Burt Shavitz, the free-spirited face and co-founder of Burt's Bees, died July 5. He was 80.
The former beekeeper's bearded image is the core of the natural-cosmetic company's logo, even though the reclusive Shavitz left the business long ago.
“Burt Shavitz, our co-founder and namesake, has left for greener fields and wilder woods,” the company said on its website. “We remember him as a bearded, free-spirited Maine man, a beekeeper, a wisecracker, a lover of golden retrievers and his land. Above all, he taught us to never lose sight of our relationship with nature. Thanks for everything, Burt. You will live in our hearts forever.”
As we ponder his passing, here are six interesting things you might be surprised to learn about the life of this fascinating man:
His first bees were an act of God.
Shavitz stumbled upon his first bees by accident, when he found them swarming around a fencepost. He credited God.
“The year before, a guy that I’d been buying honey from, who was a beekeeper, had given me everything I needed to be a beekeeper except the bees — a hive, a mask, gloves, a smoker, a hive tool, everything,” Shavitz told The Daily Beast . “So, there was this fence post, and I said, ‘My lord, this is an act of God! I can’t turn this down.’”
Shavitz lost out on a fortune.
While driving around in the van he used to sell honey, he picked up a hitchhiker. Artist Roxanne Quimby fell in love with the honey production and the honey maker. They formed a business and started a relationship.
Quimby later bought out Shavitz's part of the business over allegations that he'd had an affair with an employee. According to The New York Times, Quimby bought out his share of the business by buying him a house in Maine that cost $130,000. The company was eventually sold to Clorox for $913 million. If Shavitz had held on to his part of the company, it would've been worth about $59 million, according to the Times. Shavitz reportedly got $4 million later from Quimby.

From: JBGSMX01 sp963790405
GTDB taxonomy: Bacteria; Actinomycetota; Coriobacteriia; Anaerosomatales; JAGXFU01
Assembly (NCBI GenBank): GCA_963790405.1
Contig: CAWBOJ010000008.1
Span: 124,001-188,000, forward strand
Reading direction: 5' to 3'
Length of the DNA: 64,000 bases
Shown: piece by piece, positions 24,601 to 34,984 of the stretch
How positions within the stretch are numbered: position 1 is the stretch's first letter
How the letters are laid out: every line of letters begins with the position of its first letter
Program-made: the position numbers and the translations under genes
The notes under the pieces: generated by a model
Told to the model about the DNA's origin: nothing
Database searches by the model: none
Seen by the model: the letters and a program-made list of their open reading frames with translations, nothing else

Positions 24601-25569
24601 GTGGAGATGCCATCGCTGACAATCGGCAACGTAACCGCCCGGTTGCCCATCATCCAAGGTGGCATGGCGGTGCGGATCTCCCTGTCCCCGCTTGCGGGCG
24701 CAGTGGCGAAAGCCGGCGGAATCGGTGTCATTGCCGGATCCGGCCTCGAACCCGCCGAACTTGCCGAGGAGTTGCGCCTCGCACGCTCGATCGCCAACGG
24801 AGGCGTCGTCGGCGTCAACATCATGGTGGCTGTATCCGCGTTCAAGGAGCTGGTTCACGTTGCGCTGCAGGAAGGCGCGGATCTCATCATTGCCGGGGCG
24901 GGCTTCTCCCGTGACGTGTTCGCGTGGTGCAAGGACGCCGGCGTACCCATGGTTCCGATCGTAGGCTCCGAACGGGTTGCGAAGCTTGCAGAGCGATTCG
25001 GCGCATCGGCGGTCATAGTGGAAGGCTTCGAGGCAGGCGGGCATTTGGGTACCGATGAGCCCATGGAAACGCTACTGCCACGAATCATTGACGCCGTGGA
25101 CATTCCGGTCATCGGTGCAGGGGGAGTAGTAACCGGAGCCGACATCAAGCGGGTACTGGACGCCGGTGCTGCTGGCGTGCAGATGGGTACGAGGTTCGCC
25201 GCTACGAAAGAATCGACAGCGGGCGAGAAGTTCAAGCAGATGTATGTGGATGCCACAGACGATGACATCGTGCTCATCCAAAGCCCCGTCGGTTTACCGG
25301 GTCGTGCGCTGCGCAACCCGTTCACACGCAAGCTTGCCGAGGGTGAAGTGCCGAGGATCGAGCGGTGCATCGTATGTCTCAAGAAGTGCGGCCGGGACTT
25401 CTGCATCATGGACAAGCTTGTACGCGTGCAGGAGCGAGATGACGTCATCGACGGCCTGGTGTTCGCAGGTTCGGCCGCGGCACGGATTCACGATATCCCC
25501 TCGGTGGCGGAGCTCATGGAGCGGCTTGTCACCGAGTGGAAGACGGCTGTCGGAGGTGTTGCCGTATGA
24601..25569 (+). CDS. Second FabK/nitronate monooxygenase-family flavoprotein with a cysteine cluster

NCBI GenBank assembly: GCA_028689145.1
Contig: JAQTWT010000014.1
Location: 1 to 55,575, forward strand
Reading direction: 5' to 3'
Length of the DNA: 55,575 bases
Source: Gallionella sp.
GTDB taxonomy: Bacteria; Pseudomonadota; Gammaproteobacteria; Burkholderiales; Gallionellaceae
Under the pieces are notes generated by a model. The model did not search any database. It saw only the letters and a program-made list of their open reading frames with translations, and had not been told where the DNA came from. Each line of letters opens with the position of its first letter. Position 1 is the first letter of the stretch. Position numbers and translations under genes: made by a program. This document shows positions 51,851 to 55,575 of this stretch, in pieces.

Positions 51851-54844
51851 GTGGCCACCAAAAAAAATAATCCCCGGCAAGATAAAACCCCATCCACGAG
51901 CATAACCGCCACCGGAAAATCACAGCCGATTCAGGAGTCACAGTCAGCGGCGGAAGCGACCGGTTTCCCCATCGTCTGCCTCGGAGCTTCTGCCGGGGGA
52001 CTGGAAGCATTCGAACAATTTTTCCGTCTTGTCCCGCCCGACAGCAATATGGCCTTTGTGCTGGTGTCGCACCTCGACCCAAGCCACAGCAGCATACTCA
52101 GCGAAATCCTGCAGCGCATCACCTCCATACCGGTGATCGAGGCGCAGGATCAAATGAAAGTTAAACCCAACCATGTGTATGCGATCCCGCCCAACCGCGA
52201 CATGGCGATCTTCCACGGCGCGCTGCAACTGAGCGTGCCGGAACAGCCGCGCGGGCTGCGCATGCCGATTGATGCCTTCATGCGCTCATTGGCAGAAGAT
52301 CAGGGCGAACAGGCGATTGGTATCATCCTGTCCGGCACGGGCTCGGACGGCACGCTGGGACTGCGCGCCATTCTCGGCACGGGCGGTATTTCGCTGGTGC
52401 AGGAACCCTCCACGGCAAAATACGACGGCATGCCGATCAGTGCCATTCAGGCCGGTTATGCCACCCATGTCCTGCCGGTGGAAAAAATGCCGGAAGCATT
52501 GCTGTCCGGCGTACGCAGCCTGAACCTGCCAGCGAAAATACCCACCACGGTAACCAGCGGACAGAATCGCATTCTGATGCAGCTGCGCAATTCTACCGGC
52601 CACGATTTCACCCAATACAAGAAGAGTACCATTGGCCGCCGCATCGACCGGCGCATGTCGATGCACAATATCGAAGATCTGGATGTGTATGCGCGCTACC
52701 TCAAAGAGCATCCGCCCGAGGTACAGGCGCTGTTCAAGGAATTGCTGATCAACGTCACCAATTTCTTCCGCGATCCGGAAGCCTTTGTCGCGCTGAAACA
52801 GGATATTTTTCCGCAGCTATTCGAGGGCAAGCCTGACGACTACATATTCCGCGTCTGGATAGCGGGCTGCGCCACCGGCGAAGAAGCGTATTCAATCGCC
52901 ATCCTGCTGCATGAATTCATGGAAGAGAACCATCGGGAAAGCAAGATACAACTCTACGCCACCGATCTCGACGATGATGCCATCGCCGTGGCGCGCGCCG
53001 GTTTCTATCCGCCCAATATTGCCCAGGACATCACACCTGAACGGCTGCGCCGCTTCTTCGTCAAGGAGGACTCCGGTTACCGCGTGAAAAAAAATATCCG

In the documentary "Burt's Buzz," Shavitz said he was happy with how things worked out.
"In the long run, I got the land, and land is everything. Land is positively everything. And money is nothing really worth squabbling about. This is what puts people six feet under. You know, I don't need it," he says in the trailer.
He lived very simply.
Despite being a millionaire, Shavitz lived in a simple house in the backwoods of Maine. He used to live in a converted turkey coop on the same land. He had no television and used a wood stove to heat water.
He used to be a photographer.
Shavitz was a photographer long before he was a beekeeper. He worked for the Army in Germany and for Time and Life magazines in the '60s in New York City.
Shavitz probably had dry skin.
When asked by the New Yorker if he used any Burt's products, the unkempt Shavitz said, "No." Then added, "Well, as needed." (The author suggested he was perhaps recalling corporate obligations, but also noted that Shavitz would have benefited from some moisturizer.)
Shavitz was a dichotomy.
In "Burt's Buzz," director Jody Shapiro showed the contrasting aspects of Shavitz's life. He was a vegetarian who liked to shoot guns. He extolled the virtues of a simple life but he loved to travel. The documentary showed his ideal days — where he is left alone — and a trip overseas where fans wear bee costumes and greet him as if he is a celebrity.
Shapiro described Shavitz as “an authentic character,” but even after spending so much time with him, said he wasn't sure what made him tick.
“After hanging out with him for a year, I stopped searching,” he told the Associated Press. “Is he more complicated, or am I trying to make him more complicated?”
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